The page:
10 Agile Tips From Pokemon Go Coach Training - InformationWeek

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7/24/2016
12:06 PM

10 Agile Tips From Pokémon Go Coach Training

Pokémon Go players want to improve and become better trainers. The same tips that help you catch more Pokémon can help you become a better scrum master. We caught 10 of those pointers that can be applied to leading an agile team developing enterprise software.
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Visit A Walk-Through Site

One of the top tips for beginning trainers is to visit a walk-through site -- one of the many sites that lets you walk through challenges and battles without risking your collection of Pokémon or your point total. This translates very easily into the world of agile: Visit a walk-through site = get trained.



(Image: Peggy_Marco via Pixabay)

Visit A Walk-Through Site

One of the top tips for beginning trainers is to visit a walk-through site -- one of the many sites that lets you walk through challenges and battles without risking your collection of Pokémon or your point total. This translates very easily into the world of agile: Visit a walk-through site = get trained.

(Image: Peggy_Marco via Pixabay)

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Michelle
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50%
Michelle,
User Rank: Ninja
7/29/2016 | 5:09:40 PM
Only the finest AR reporting
This is the best article about Pokemon Go + agile I have read (yet, the craze is still raging). I know I can always count on Curt to offer up the best advice from augmented reality. 
vnewman2
100%
0%
vnewman2,
User Rank: Ninja
7/27/2016 | 6:11:27 PM
Re: Shaking Up Your Team
You make an interesting point.  My team does a lot of cross-training, which is nice, but it is impossible to be an expert in everything.  What I detest is being sent on a task because I happen to be the person "available" and not necessarily someone who could most efficiently solve the problem or address the issue.  I think that makes everyone in the department look bad.
communityfloridajustice
50%
50%
communityfloridajustice,
User Rank: Apprentice
7/26/2016 | 5:05:01 PM
Pokemon
Very nice article havent thought about comparing pokemon to other fields as a means to explain process and structure. 
sbacerra456
100%
0%
sbacerra456,
User Rank: Apprentice
7/25/2016 | 8:21:15 PM
Shaking Up Your Team
You have to really be careful if or when you decide to "shake up your team." It isn't always wise to mix up the tasks that you give to individuals on your team. A good manager knows her/his teammates particular strengths and allows those individuals to maximize their skills in those areas by assigning them those tasks. That leads to greater productivity and employee satisfaction. Assigning tasks that someone is not as proficient in can only lead to frustration for themselves and their teammates. That being said, by all means shake up the people on your team by trading people with like skills between teams. This will keep people involved in the projects they are assigned and excited about their contributions to the future of the company.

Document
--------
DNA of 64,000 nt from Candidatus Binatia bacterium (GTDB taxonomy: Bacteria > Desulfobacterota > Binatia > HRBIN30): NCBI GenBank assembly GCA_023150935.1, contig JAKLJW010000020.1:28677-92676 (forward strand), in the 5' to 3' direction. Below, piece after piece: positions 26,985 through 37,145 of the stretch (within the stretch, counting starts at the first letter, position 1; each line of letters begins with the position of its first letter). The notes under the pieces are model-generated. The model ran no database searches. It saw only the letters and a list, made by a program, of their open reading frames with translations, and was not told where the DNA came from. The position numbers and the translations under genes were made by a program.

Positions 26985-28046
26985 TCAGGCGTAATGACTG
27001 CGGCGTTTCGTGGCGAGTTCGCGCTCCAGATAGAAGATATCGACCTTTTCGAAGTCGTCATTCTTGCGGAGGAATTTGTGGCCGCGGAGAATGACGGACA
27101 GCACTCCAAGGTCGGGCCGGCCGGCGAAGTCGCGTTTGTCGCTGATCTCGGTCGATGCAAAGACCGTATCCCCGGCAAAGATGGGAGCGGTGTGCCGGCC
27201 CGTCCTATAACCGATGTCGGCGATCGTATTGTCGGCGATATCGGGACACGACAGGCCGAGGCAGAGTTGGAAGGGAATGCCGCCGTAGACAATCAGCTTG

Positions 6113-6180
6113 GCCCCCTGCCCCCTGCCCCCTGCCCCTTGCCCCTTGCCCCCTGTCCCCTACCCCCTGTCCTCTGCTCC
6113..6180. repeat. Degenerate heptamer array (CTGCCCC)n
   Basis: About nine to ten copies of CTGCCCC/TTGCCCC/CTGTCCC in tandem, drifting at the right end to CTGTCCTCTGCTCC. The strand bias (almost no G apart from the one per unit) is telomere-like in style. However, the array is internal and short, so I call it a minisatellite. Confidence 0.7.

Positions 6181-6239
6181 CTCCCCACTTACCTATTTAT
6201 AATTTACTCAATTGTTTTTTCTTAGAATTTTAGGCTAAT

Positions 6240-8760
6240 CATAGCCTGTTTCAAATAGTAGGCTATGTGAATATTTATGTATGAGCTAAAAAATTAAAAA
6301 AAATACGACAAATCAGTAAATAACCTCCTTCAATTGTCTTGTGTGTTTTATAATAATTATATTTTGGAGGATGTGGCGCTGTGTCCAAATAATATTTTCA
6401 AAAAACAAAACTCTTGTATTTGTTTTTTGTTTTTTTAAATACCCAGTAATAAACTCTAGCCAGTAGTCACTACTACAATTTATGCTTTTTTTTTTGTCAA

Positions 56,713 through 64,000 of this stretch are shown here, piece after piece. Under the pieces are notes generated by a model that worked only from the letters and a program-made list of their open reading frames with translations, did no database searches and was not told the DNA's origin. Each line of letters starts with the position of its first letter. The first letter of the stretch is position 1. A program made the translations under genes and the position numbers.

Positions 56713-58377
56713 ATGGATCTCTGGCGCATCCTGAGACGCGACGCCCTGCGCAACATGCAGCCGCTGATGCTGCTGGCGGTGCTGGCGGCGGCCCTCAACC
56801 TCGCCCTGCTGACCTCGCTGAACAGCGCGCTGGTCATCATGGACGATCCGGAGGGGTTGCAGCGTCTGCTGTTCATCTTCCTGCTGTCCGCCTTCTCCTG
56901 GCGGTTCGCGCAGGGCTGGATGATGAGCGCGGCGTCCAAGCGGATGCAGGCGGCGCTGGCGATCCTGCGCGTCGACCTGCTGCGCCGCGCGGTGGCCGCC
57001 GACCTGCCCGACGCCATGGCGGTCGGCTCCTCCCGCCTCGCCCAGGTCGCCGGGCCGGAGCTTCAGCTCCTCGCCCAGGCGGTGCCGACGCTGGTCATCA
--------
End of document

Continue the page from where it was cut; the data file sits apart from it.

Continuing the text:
Susan Fourtané
50%
50%
Susan Fourtané,
User Rank: Author
7/25/2016 | 1:53:17 PM
Creative comparison
This was a very creative comparison. I haven't spent one minute thinking about Pekémon Go. I would like to know if more enterprise people have found these or other similarities as well. 

-Susan
Whoopty
100%
0%
Whoopty,
User Rank: Ninja
7/25/2016 | 7:35:22 AM
Pokémon Go!
The more articles where I can legitimately justify reading them while indulging my interest in Pokémon Go, the better. Keep them up!
Joe Stanganelli
100%
0%
Joe Stanganelli,
User Rank: Author
7/24/2016 | 12:31:40 PM
On #2
Re: #2, "Do Whatever Task Is Required"

Ultimately, the sublesson here comes down to: "What is it worth to you."

In Pokemon Go, some people just want the game to be about collecting the Pokemon.  They don't want to hassle of strengthening their collection beyond adding to it.  That aspect is not fun to them.  They've put a value on their time and, as per their cost analysis, they've determined it's not worth it.

Same thing with software development -- and, really, anything in business in any industry (indeed, agile and scrum are increasingly being adopted in non-software contexts/environments).  Sometimes, you may run into a problem that is substantial enough that it may actually be more cost-effective to call it quits or find an alternative.

Or, as the old Zen saying goes, "No matter how far you are down the wrong road, turn back."
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